"Avoid eating during peak times," says Gieszl—you'll enjoy shorter lines at restaurants and concession stands. McDermott has a money-saving tip that's also eco-friendly: BYO refillable water bottle instead of paying exorbitant prices for bottled water in the park. If anyone in your party has dietary restrictions, check the park's website for menus, or call guest relations, says Altman.
Many experts advise bringing your own drinks and snacks (assuming the park allows you to do so). "Theme park food can be surprisingly good, but most of the snacks are of the salty or sugary variety. Having healthy snacks on hand helps make sure that everyone's fueled up and ready to play," says McDermott.
Get there early. Gieszl says, "Plan to be at the front gate with tickets in hand 15 minutes before the park opens. You'll be ahead of the crowd and in the first hour you'll be able to experience at least two or three major rides with little to no wait." Remember that at some bigger parks, parking lots can be far from the gates, so you'll want to allow extra time to get from your car to the park entrance.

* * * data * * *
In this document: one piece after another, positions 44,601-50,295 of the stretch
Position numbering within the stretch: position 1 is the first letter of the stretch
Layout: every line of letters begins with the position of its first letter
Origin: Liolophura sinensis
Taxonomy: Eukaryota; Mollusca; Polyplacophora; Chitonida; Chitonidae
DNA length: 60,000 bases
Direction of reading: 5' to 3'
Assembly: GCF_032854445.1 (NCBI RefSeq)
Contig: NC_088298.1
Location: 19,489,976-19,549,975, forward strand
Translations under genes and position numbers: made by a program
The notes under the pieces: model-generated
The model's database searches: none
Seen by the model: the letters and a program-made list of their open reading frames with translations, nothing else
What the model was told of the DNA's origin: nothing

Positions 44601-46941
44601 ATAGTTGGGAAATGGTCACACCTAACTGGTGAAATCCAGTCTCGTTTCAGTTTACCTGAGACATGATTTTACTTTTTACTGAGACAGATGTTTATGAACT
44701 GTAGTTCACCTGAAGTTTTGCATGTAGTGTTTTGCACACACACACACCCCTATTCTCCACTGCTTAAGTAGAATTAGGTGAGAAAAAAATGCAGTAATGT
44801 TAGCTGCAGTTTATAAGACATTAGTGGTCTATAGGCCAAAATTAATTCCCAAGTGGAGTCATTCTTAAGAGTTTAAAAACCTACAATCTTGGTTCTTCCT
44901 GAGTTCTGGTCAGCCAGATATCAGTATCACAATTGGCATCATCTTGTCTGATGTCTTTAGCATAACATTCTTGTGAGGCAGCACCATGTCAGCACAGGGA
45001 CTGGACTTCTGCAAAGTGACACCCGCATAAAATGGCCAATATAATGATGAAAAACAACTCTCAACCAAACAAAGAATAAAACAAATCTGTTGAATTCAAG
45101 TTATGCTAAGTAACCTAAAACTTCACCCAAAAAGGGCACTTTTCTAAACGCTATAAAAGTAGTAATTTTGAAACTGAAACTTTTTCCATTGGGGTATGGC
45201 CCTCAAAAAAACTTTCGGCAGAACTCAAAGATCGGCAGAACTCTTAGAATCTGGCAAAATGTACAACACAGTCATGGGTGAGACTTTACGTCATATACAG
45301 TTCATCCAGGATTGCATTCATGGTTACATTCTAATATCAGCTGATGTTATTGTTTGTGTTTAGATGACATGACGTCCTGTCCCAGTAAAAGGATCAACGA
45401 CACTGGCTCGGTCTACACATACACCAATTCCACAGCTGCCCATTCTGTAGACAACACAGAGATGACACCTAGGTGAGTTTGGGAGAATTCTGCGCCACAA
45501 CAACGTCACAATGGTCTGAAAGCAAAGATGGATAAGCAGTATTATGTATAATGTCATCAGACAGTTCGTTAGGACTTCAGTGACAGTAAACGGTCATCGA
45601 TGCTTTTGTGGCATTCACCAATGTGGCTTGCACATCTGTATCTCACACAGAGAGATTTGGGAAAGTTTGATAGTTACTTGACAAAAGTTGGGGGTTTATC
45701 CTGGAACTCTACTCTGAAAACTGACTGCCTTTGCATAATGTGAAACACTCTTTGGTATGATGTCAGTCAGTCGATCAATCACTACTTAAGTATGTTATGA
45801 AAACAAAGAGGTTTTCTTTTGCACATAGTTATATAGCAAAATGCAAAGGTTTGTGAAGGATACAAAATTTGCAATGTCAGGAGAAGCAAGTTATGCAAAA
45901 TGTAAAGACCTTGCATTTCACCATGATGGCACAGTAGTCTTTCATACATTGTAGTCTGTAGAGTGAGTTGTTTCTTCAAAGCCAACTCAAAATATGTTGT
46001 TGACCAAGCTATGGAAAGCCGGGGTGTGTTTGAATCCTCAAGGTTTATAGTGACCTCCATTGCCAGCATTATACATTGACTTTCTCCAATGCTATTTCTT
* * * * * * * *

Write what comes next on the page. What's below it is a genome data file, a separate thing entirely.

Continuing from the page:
And what if there's one awesome new ride that EVERYONE in the park wants to go on? Either head there first thing, or as Altman says, check back toward closing time: "Sometimes late in the day, the crowds diminish."
Altman recommends you check out the single-rider line if members of your party don't care about being split up. On one ride, he says, "There was a 90-minute wait in the regular line. My wife and I went through the single-rider line and rode five or six times in that same time period."
Finally, says Niles, talk to the ride attendants. "They know the best times to go on each ride in the park."
Don't try to do too much. "Probably the worst mistake a parent can make in planning a day at the amusement park, is trying to cram too much in—especially if your kids are little. Your best bet is to choose one or two MUSTS, and then going with the flow for the rest of the day," says McDermott. "By rushing through things, you will miss all the little things," says Haworth. She recommends you take time to people-watch and explore. "No one wants to come home from a vacation feeling like you need a vacation, and by taking time to relax you can avoid that feeling."